By Colombo Telegraph –
“As the former judge, C.G. Weeramantry has pointed out the issues involved in this present debate are of importance to the country as well as all institutions. Therefore it is only proper that the president should clearly state as to whether a new legislation in terms of Article 107 (3) is envisaged or whether the government will withdraw the impeach motion altogether.” says the Asian Human Rights Commission.
President Mahinda Rajapaksa stated yesterday that he will initiate a review of the impeachment issue and that he will ensure an independent and fair inquiry. He said that his conscience is not at ease about the issue and that before he will act on the impeachment issue he will ensure that a group of independent persons intervene in the matter.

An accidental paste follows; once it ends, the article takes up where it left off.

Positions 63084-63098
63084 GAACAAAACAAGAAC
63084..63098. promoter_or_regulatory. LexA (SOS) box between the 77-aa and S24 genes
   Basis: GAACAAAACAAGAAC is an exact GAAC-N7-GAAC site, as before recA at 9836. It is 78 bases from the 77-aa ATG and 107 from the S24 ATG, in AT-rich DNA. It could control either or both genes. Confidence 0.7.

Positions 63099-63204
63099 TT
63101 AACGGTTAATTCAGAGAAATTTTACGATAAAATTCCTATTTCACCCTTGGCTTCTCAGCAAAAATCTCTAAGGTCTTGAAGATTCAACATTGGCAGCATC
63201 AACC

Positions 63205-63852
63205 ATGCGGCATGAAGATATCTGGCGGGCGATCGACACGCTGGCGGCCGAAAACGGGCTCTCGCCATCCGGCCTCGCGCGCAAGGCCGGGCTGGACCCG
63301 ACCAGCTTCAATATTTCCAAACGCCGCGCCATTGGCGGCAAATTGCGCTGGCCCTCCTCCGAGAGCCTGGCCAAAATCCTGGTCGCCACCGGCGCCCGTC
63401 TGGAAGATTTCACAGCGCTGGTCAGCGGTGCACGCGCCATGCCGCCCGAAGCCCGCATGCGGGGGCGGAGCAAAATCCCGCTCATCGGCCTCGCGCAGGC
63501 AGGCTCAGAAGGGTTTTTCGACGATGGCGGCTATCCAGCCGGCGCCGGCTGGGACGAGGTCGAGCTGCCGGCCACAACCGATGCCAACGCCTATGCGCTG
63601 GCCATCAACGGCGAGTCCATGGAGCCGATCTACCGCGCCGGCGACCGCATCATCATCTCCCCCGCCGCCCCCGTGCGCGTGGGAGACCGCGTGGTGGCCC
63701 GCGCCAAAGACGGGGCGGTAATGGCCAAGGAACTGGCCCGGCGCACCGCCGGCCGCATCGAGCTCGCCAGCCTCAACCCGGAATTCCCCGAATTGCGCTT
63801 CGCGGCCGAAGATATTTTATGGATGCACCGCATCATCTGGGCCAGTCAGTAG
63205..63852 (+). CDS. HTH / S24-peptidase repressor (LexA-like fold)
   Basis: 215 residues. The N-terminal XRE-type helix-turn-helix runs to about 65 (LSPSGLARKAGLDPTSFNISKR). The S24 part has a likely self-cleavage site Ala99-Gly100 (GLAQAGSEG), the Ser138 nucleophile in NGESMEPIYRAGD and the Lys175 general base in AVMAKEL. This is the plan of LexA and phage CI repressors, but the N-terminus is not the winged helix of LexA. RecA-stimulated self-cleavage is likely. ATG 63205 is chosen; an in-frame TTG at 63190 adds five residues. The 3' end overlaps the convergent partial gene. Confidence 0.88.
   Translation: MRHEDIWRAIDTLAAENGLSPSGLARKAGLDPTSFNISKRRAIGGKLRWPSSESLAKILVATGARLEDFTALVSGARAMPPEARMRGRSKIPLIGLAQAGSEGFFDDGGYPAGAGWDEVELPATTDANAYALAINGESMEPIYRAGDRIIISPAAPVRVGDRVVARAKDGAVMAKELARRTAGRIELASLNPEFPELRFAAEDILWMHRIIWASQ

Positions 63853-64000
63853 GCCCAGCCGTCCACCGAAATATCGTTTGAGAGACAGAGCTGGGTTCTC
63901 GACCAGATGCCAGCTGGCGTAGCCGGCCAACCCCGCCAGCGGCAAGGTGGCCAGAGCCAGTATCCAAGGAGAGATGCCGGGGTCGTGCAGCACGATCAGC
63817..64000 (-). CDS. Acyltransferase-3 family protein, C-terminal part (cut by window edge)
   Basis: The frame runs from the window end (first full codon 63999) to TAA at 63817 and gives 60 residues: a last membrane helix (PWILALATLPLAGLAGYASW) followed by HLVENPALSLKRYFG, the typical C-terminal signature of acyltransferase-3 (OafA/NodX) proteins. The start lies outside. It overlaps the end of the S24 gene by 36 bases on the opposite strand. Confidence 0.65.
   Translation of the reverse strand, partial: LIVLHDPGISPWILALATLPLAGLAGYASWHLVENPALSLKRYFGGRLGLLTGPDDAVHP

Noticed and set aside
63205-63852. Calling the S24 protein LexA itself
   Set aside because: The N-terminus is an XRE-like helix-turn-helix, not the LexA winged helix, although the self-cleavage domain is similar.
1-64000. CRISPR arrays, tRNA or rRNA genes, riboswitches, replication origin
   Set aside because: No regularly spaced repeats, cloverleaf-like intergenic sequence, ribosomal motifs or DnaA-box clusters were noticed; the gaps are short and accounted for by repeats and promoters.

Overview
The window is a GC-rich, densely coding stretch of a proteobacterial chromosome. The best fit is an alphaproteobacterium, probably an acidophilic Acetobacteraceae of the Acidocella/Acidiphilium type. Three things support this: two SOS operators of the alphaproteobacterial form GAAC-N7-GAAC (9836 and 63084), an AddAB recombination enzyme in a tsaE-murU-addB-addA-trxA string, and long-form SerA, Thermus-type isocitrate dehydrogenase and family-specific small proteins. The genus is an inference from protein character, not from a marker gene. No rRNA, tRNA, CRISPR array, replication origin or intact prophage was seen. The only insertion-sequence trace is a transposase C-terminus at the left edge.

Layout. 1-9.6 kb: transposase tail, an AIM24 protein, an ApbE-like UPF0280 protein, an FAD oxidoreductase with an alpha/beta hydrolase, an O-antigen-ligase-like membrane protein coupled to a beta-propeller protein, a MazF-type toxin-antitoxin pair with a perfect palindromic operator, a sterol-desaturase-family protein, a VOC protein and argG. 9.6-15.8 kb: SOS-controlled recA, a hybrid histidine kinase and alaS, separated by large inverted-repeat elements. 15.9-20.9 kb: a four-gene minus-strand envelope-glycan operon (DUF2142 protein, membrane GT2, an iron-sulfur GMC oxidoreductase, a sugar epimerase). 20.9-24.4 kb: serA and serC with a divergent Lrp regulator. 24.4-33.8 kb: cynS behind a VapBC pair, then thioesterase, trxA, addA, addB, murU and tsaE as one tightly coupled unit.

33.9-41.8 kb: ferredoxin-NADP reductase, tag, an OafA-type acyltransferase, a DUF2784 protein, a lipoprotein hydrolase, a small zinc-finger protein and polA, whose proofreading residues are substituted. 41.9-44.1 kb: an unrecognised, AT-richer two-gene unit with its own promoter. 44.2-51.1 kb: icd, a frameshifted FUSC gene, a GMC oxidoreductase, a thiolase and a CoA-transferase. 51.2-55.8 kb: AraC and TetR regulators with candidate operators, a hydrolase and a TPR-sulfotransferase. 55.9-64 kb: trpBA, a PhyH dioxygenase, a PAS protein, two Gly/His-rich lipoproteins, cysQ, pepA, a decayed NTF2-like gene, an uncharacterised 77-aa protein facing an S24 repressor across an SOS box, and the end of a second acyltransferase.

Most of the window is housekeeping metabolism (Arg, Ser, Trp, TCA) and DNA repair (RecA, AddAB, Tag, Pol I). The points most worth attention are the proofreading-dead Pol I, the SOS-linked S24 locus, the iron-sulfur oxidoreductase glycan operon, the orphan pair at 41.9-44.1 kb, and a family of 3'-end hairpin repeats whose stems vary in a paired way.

The president made this remark as an unprecedented local protest gathered on the manner in which the Parliamentary Select Committee conducted its inquiry by seven members from the government. Four members of the opposition walked out and made a public statement giving a long list of defects contributing to the unfairness of the impeach inquiry. The Chief Justice Shirani Bandaranayake and her legal team also walked out of the inquiry stating that it did not guarantee an inquiry by an impartial tribunal as required in the removal of a superior court judge. She also cited the proposals contained in the draft constitution of the year 2000 which incorporated a provision for judges of the Commonwealth to conduct an inquiry in the case of the Chief Justice and three other judges in the case of superior court judges.
The protest included many strikes by local bar associations throughout the country yesterday (December 11) and a nation-wide strike of lawyers proposed for today. Some bar associations such as that of Vavuniya declared a strike for the entirety of this week.